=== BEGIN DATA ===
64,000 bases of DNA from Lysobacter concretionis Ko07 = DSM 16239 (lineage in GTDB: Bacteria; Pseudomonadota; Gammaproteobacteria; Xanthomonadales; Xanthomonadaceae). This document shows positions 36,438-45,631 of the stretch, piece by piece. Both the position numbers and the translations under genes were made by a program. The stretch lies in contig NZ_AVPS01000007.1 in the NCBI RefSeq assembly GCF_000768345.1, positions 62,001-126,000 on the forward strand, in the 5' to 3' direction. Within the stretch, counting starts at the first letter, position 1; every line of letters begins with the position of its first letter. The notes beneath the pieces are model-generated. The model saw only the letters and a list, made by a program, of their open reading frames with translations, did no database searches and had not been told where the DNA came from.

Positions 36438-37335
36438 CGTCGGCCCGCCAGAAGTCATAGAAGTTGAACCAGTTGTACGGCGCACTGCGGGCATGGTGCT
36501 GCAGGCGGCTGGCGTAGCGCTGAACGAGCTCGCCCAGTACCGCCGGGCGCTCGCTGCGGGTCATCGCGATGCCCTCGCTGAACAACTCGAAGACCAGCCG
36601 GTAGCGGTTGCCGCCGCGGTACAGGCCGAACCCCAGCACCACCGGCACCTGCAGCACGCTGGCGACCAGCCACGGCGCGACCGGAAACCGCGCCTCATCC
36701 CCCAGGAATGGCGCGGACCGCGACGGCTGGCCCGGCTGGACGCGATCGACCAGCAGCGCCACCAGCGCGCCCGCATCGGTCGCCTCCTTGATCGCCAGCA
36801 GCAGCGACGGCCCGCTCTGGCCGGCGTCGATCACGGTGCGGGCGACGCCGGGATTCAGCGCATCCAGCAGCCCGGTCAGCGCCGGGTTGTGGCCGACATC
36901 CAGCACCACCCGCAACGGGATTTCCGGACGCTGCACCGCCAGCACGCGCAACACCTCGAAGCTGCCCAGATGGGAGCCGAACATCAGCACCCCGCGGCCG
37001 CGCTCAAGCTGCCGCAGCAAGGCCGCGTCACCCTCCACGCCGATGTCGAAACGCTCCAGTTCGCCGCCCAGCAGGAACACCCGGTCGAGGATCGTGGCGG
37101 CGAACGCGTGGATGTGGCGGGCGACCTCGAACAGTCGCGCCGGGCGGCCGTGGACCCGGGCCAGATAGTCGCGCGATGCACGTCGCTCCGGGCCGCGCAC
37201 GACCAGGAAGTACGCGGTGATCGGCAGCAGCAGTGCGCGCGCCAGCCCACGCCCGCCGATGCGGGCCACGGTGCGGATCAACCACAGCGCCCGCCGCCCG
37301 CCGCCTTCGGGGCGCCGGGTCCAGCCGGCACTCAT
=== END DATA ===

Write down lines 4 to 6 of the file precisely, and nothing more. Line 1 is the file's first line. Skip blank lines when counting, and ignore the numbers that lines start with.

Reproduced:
36501 GCAGGCGGCTGGCGTAGCGCTGAACGAGCTCGCCCAGTACCGCCGGGCGCTCGCTGCGGGTCATCGCGATGCCCTCGCTGAACAACTCGAAGACCAGCCG
36601 GTAGCGGTTGCCGCCGCGGTACAGGCCGAACCCCAGCACCACCGGCACCTGCAGCACGCTGGCGACCAGCCACGGCGCGACCGGAAACCGCGCCTCATCC
36701 CCCAGGAATGGCGCGGACCGCGACGGCTGGCCCGGCTGGACGCGATCGACCAGCAGCGCCACCAGCGCGCCCGCATCGGTCGCCTCCTTGATCGCCAGCA